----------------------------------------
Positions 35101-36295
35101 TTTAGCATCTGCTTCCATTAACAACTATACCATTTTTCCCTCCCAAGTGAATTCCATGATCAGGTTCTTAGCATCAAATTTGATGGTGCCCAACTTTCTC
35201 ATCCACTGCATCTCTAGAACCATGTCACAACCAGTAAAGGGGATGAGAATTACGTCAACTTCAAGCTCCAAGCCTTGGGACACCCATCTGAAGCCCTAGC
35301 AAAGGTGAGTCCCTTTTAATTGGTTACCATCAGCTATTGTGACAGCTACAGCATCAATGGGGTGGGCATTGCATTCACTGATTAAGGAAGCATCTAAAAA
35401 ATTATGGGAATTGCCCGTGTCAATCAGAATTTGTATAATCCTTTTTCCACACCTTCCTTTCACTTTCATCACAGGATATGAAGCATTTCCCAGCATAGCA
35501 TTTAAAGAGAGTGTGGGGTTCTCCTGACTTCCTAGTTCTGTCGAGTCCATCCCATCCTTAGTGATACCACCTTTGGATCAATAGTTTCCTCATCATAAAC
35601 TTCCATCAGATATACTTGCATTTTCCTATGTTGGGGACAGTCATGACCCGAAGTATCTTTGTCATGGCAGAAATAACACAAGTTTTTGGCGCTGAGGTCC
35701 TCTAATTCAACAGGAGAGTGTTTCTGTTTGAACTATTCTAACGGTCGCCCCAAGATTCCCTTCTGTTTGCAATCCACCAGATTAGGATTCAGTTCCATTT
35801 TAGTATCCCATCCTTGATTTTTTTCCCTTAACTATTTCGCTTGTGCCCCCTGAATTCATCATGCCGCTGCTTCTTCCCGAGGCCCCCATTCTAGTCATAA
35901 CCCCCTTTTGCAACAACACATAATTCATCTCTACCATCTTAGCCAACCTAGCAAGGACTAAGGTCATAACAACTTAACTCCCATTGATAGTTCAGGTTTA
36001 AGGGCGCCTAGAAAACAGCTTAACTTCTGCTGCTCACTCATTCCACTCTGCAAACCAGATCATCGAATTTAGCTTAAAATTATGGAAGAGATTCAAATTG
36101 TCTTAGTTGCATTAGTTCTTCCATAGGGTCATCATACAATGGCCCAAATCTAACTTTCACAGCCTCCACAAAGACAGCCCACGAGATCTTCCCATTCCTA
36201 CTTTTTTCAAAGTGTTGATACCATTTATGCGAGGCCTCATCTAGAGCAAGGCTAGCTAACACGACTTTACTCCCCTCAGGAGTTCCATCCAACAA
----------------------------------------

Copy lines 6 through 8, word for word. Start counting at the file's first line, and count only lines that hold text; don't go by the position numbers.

35501 TTTAAAGAGAGTGTGGGGTTCTCCTGACTTCCTAGTTCTGTCGAGTCCATCCCATCCTTAGTGATACCACCTTTGGATCAATAGTTTCCTCATCATAAAC
35601 TTCCATCAGATATACTTGCATTTTCCTATGTTGGGGACAGTCATGACCCGAAGTATCTTTGTCATGGCAGAAATAACACAAGTTTTTGGCGCTGAGGTCC
35701 TCTAATTCAACAGGAGAGTGTTTCTGTTTGAACTATTCTAACGGTCGCCCCAAGATTCCCTTCTGTTTGCAATCCACCAGATTAGGATTCAGTTCCATTT